Survey finds Britain’s SMEs solving ‘productivity puzzle’

Solutions to the so-called ‘productivity puzzle’ are being found and implemented by Britain’s SMEs, according to results of the latest National Manufacturing Barometer.

Of the 270 SMEs questioned in the survey, 52 per cent said say they have increased productivity over the last six months, with 68 per cent expecting another performance boost between now and the end of the year.

The survey, conducted by SWMAS Group in partnership with Economic Growth Solutions (EGS), also revealed renewed optimism amongst firms, with 61 per cent recording an increase in turnover, which is four per cent up on the previous quarter and 13 per cent up on the same period last year.

There was also a seven per cent rise in the number of manufacturers that have recruited (44 per cent), whilst investment in machinery and new technology has remained the same.

Simon Howes, managing director of Exelin Group, SWMAS Group’s sister company, said: “Productivity never seems to be out of the media spotlight at the moment so it is pleasing to see that SMEs are showing signs of bridging the gap…perhaps showing the larger firms how it is done.

“52 per cent of respondents tell us they have either achieved an increase or significant increase over the last six months and this may be contributing to the upbeat sales and recruitment figures we are also seeing.

“The National Manufacturing Barometer is painting a positive picture yet again, defying early rumours of a slowdown in UK manufacturing. Don’t get me wrong, there are challenges on the horizon and we still need to fully see how the Brexit negotiations are going to play out.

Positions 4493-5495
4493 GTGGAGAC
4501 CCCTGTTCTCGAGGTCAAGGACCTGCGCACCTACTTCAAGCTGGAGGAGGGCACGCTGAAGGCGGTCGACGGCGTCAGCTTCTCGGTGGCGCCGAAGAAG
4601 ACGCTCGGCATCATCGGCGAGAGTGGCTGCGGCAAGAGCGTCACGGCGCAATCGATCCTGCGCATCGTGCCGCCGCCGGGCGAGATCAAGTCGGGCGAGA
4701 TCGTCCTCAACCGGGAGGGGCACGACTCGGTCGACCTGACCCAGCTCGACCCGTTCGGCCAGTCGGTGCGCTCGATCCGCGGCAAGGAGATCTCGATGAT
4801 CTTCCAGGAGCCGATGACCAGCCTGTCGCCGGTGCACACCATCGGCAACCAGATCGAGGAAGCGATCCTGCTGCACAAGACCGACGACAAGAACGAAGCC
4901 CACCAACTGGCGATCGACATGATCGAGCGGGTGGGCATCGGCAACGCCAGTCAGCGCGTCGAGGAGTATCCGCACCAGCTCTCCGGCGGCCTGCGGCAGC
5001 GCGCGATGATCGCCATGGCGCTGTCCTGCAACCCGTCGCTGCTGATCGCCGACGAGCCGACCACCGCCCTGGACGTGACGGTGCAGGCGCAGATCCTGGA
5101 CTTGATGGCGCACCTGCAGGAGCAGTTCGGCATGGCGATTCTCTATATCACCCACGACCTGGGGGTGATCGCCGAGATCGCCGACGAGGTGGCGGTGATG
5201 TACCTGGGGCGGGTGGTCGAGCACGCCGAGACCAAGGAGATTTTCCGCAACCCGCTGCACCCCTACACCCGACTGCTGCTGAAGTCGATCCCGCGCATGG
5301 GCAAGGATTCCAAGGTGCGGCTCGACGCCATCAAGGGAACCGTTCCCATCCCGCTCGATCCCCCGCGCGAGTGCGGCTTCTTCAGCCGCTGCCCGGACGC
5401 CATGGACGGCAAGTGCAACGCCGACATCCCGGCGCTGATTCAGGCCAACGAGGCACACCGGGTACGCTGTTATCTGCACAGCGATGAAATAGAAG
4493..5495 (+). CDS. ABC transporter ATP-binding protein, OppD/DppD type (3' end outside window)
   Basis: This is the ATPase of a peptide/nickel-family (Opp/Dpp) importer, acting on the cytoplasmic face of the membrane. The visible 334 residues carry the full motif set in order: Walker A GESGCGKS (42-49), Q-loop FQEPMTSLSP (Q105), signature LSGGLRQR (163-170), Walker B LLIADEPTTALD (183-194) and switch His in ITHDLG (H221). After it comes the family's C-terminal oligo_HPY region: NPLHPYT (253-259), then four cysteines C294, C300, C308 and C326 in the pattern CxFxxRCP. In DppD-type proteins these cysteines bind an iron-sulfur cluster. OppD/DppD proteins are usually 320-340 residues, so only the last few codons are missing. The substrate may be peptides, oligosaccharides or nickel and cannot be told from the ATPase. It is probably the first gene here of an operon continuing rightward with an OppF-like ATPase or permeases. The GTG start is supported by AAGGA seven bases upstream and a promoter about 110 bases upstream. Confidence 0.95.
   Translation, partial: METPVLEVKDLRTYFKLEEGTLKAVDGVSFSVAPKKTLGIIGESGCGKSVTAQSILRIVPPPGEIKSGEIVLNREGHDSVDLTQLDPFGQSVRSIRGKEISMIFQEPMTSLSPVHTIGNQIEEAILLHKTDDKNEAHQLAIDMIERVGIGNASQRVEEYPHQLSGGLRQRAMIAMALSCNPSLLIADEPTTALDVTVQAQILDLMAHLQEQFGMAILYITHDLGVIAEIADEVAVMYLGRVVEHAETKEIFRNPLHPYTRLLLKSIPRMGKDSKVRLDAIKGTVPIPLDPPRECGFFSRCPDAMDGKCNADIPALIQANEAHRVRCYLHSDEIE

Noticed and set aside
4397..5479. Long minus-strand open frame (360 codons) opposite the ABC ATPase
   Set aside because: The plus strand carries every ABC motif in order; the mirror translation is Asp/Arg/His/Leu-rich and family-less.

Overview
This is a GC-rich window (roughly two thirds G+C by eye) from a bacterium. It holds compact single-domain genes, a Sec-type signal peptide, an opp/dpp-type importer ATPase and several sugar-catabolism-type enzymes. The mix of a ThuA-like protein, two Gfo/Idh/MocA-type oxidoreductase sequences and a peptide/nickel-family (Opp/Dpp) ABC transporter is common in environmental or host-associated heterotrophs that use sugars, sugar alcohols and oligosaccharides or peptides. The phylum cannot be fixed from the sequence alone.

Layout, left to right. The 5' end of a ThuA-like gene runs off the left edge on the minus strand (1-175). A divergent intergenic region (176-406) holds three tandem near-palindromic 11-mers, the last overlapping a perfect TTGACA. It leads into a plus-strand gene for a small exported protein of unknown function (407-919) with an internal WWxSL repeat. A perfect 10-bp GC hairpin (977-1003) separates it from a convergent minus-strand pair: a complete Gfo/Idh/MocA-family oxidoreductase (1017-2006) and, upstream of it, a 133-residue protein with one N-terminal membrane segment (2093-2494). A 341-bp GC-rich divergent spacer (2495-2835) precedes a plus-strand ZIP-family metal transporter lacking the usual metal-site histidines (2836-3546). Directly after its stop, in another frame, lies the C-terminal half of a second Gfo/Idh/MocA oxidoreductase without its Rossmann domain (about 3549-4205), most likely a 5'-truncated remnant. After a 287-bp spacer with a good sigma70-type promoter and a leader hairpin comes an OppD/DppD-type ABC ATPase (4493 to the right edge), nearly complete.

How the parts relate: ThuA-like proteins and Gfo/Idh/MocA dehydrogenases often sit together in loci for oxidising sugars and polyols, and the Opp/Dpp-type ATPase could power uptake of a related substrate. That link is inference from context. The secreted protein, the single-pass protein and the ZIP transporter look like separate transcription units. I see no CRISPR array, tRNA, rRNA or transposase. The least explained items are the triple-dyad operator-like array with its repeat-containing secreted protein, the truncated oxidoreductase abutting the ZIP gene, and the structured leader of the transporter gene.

“However, what manufacturers are telling us is that they are not sitting back and seeing what might happen, they’re out there fighting to win new work, creating new jobs and finding answers to the productivity puzzle.”

Productivity is said to have been the special focus of this quarter’s National Barometer, with companies also asked to outline some of the key challenges they face when looking to solve the ‘puzzle’.

A total of 54 per cent of SMEs cited skills and expertise hindering progress, whilst 50 per cent cited workforce efficiencies. Available machinery and supply chain efficiency were viewed as other difficult areas preventing them increasing performance.

Companies were also asked about barriers to employing new talent, which was topped by ‘lack of industry specific skills’, ‘geographical location’ and ‘pressure of paying higher salaries’.

Lorraine Holmes, CEO of Economic Growth Solutions and the Manufacturing Growth Programme (MGP), said: “This is another encouraging set of findings that ultimately shows SMEs are still confident about current and future economic conditions.

“Both EGS and SWMAS are continuing to work together to help companies address issues that can unlock improved productivity and increased sales, including assistance with leadership and management, lean manufacturing, strategy and sales and marketing.”

Said to be the largest survey conducted of SME manufacturers in the UK, the Manufacturing Barometer asks senior decision makers for their views on business performance, future trends and government policy.